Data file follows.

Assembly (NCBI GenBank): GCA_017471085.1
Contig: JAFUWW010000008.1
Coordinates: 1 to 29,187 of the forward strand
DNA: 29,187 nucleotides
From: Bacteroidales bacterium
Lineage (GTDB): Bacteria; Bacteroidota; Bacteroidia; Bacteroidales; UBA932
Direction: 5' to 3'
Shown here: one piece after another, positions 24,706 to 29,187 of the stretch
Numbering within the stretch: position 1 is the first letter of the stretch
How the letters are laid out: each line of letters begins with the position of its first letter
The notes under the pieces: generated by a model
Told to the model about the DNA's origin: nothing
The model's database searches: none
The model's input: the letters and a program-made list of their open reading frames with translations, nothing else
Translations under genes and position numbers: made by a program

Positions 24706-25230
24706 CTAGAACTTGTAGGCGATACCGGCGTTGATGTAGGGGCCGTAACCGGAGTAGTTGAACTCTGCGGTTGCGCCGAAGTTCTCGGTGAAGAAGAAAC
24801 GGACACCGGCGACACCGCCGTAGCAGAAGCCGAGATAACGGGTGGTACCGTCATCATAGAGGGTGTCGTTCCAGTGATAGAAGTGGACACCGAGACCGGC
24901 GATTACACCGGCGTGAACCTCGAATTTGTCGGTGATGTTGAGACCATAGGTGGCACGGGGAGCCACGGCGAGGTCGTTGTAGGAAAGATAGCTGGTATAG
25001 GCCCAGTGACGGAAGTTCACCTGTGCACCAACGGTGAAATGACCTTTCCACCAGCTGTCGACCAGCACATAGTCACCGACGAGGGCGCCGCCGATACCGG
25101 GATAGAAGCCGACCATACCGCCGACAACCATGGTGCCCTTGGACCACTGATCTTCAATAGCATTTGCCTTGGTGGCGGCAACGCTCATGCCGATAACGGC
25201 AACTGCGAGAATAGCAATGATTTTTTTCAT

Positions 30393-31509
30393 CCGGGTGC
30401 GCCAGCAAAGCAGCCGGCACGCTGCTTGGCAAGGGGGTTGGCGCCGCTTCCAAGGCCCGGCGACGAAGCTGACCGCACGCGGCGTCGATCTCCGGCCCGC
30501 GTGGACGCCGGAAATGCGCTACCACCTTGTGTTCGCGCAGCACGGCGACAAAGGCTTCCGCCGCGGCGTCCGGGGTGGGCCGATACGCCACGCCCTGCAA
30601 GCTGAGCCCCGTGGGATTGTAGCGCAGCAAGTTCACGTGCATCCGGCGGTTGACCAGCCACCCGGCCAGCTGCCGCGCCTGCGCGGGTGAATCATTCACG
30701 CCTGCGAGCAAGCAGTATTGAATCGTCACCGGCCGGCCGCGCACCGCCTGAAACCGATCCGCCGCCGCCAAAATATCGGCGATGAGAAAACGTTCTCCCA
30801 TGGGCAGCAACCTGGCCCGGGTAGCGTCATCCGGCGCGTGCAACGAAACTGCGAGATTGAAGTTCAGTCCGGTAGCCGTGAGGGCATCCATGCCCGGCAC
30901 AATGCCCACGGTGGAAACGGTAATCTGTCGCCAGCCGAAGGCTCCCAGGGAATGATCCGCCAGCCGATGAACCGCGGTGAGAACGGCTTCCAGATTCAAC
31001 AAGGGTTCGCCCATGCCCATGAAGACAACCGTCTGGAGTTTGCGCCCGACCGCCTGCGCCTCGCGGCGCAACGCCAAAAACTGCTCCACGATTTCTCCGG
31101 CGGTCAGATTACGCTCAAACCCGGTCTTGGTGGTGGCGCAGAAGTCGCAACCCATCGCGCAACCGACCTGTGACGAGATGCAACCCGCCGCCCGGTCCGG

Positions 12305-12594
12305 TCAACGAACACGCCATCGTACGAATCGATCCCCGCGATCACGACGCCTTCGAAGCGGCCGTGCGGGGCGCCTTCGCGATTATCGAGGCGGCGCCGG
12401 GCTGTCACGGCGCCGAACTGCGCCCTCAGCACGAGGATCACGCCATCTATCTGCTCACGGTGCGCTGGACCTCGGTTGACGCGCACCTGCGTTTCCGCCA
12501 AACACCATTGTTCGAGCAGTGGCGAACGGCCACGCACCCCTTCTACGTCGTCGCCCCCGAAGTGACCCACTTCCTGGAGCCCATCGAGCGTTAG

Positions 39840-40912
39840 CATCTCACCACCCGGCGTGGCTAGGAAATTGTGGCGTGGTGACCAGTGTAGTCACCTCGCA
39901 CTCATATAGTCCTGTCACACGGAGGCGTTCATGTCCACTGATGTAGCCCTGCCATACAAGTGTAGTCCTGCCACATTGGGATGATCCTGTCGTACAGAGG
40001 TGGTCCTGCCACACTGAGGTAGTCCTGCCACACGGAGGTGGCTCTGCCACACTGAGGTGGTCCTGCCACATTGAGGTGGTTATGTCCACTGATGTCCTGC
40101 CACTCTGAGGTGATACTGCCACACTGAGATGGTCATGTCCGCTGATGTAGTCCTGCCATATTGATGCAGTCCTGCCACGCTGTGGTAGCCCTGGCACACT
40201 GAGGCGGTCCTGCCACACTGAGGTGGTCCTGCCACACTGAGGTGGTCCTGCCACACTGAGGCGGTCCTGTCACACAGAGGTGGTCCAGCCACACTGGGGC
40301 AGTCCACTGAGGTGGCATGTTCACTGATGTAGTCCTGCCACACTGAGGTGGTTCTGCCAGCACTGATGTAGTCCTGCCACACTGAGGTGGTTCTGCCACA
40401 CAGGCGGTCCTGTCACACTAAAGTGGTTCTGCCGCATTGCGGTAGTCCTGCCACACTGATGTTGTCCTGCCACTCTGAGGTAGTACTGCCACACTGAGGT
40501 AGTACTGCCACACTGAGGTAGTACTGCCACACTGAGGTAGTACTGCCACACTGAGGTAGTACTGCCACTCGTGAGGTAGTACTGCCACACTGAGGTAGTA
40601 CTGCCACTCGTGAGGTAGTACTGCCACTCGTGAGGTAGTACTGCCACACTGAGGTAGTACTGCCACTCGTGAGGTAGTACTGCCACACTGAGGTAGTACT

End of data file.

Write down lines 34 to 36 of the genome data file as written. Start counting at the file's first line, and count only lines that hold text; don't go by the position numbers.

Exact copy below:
12305 TCAACGAACACGCCATCGTACGAATCGATCCCCGCGATCACGACGCCTTCGAAGCGGCCGTGCGGGGCGCCTTCGCGATTATCGAGGCGGCGCCGG
12401 GCTGTCACGGCGCCGAACTGCGCCCTCAGCACGAGGATCACGCCATCTATCTGCTCACGGTGCGCTGGACCTCGGTTGACGCGCACCTGCGTTTCCGCCA
12501 AACACCATTGTTCGAGCAGTGGCGAACGGCCACGCACCCCTTCTACGTCGTCGCCCCCGAAGTGACCCACTTCCTGGAGCCCATCGAGCGTTAG